I’ve been poking at this idea for several years, and it’s not trivial to make it work. However, I don’t think it’s impossible, so I anticipate that a lot of the posts I make about the game will be concerned with design elements that address this problem. That does mean that I don’t plan to get into the details in this post.

Since I am designing the game I want to play, marketability is not a concern. On the other hand, this is a game I want to play, so playability most certainly is a concern. I am going to ignore the central question of marketing: Why should anyone want to play this game? I want to play this game, and that’s enough for me. However, I am going to pay a lot of attention to what could be called the central question of game design: Given that someone wants to play the game, can they? That breaks down into a number of smaller questions, of which I can list several off the top of my head. Is it comprehensible? Do the rules actually support the activities the game aims to depict? Can the rules be used in actual play, without taking forever? (I think it was Ryan Dancey who described D&D as “thirty minutes of excitement packed into four hours”; I gather that the fourth edition has made significant progress with this problem.) Do the written materials make it possible to play the game — are they complete? Can an ordinary human being remember the relevant rules?

In short, I wouldn’t be bothered by a review that said that great game design was wasted on a boring concept. Actually, I’d be pleased with a review like that; I already know that some people won’t find the concept interesting, and one of them might well review the game.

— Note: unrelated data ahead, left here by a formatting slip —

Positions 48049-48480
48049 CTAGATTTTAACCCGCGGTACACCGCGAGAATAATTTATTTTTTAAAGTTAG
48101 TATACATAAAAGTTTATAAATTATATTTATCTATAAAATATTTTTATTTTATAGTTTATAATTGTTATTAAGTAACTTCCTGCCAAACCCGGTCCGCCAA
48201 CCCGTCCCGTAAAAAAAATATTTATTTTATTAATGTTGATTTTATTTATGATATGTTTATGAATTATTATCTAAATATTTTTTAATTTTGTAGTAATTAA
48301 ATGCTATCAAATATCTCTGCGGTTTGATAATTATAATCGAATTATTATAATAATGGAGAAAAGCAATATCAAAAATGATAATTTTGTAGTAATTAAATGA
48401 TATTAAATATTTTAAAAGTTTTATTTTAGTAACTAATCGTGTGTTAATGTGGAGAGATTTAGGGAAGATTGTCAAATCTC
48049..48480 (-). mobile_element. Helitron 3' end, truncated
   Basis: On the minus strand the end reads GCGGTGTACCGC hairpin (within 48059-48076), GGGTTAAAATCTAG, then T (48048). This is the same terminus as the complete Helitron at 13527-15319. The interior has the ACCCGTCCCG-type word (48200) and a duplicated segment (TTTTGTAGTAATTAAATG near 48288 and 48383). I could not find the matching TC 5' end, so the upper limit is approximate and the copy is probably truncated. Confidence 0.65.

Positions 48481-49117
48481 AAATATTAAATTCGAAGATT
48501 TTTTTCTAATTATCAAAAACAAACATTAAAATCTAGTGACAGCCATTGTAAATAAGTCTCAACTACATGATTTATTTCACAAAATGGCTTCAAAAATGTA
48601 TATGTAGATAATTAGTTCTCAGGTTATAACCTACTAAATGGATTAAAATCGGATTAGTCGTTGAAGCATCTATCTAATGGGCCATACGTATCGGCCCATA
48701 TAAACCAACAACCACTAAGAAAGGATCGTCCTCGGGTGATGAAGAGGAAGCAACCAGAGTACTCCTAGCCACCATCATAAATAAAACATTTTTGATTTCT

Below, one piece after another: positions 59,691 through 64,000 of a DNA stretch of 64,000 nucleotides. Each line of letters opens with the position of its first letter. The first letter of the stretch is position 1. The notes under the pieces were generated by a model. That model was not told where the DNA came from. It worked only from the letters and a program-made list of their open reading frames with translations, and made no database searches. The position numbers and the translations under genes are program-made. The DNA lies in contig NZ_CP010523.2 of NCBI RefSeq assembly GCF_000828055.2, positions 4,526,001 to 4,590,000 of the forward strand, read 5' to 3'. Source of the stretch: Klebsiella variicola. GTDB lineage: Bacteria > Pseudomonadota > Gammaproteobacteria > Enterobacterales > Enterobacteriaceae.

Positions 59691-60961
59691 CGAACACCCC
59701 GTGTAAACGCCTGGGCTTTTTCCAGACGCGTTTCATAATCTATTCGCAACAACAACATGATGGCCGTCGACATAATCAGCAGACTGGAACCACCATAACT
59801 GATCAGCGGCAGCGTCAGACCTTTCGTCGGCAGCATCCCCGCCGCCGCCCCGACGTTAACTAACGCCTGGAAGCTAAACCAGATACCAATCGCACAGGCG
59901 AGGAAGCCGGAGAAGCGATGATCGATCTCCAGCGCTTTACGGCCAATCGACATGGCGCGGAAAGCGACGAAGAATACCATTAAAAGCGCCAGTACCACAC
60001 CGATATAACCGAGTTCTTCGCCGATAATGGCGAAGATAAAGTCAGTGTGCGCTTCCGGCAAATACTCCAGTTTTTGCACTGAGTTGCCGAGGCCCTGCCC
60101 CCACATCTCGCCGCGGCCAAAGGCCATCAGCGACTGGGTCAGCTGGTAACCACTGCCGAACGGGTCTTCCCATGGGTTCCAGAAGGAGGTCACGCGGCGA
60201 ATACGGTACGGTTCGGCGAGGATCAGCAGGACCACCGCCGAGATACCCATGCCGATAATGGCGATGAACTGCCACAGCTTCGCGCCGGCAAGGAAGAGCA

There is another, less important, reason for writing a game with this concept. I am a little uncomfortable with games where you are expect to pretend to undertake unethical actions. This shouldn’t be overstated; I like Shadowrun, in which, as noted above, you play professional criminals, most of whom commit murder. On the other hand, I really wouldn’t want to introduce my daughter to, well, just about any role-playing game on the market today. Certainly not Dungeons and Dragons, let alone the World of Darkness. I think they’re both good games, and I’ve written for both of them, but I think they should both have a “mature audiences only” warning. The World of Darkness does, of course.

So, that’s another reason I want to write a game about creation. I want a game where I can write, on the front page, a disclaimer that looks like this:

This game is a work of fiction. However, if you wish to imitate your character, and claim the game as your inspiration, please go ahead. It will make the world a better place.

In the end, this may be the same reason as the first one. I don’t really want to play characters who go around killing things, so games based on that make me uncomfortable. Since no-one else is writing the game I want to play, I have to do it myself.

The real work will start in the next post.

Posted in Game Design, Roleplaying.